A systematic review of literature was conducted to compile, analyse and describe the methodology and measurement of childhood/adolescent health literacy.
Six online databases (ERIC, PubMed, CINAHL, Biomed Central, Web of Science and Sports Discuss) were systematically searched to identify English language, peer‐reviewed articles, published between 1980 and April 2011, which reported on the measurement of health literacy in a population under the age of 18. The search identified 16 articles to be included in the final review, from which, data were systematically extracted in order to answer four review questions concerning several aspects of the method and effectiveness of the completed studies.
The majority (n=13) of the studies described the use of newly developed measurement tools and enquiry methods. The majority (n=14) assessed health literacy via task performance as opposed to examining self‐reported health literacy. Thirteen health topics and nine distinct components of health literacy were identified as being scrutinised by the 16 articles. Examination of the intended measurement aims of each study, in comparison with the actual measurement methods revealed that six studies fully succeeded in examining what they intended to measure. It is concluded that even though research in this field is escalating, clear definitions and measurement methods of childhood health literacy must be developed in order to effectively expand the field further and comprehensively assess childhood health literacy.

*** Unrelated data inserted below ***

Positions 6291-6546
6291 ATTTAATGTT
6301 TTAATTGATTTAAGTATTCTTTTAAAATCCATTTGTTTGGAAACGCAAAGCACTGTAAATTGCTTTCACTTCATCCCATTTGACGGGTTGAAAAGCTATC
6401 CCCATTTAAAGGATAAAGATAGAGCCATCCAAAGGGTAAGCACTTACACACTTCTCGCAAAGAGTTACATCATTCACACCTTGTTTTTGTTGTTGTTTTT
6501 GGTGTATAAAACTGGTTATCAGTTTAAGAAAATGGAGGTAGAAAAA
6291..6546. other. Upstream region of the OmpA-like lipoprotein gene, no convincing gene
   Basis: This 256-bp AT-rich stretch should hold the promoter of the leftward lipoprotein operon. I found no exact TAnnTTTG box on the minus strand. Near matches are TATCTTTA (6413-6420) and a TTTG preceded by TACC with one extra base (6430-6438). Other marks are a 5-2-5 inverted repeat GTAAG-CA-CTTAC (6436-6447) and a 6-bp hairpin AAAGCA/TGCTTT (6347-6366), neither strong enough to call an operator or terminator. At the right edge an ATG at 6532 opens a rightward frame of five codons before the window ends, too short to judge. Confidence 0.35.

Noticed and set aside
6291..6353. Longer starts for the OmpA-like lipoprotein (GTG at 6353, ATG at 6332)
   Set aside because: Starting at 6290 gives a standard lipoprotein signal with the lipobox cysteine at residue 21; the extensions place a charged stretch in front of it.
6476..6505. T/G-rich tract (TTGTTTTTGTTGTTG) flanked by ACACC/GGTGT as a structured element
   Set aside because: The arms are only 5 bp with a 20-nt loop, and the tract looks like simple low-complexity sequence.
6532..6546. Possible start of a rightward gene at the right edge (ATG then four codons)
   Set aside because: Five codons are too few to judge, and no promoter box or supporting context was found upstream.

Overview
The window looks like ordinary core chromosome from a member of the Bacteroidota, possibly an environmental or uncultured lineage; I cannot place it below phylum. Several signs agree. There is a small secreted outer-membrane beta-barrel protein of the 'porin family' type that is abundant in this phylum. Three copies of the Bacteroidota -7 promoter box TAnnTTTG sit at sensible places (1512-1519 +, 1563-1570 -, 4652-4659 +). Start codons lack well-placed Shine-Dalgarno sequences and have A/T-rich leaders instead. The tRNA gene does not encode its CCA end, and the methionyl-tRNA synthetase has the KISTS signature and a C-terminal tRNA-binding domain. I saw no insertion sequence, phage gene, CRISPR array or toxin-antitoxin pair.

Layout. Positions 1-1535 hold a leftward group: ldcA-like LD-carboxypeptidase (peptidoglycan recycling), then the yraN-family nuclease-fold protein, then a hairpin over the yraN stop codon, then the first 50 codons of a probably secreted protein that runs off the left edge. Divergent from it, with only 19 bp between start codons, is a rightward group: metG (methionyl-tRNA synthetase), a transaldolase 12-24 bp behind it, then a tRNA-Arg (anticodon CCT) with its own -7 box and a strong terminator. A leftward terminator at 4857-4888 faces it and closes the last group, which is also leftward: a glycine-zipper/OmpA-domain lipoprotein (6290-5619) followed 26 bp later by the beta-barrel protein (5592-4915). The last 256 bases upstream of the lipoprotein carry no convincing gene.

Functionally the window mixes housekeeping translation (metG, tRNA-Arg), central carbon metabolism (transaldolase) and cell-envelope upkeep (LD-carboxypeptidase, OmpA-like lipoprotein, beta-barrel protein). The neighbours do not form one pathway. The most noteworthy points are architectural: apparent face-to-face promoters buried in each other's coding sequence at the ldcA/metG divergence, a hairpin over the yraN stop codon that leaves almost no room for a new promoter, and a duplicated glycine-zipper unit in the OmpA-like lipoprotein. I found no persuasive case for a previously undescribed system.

This review is to our knowledge the first to collate and examine studies concentrating solely on the measurement of health literacy in a child and/or adolescent population.
Ormshaw, M.J., Paakkari, L.T. and Kannas, L.K. (2013), "Measuring child and adolescent health literacy: a systematic review of literature", Health Education, Vol. 113 No. 5, pp. 433-455. https://doi.org/10.1108/HE-07-2012-0039
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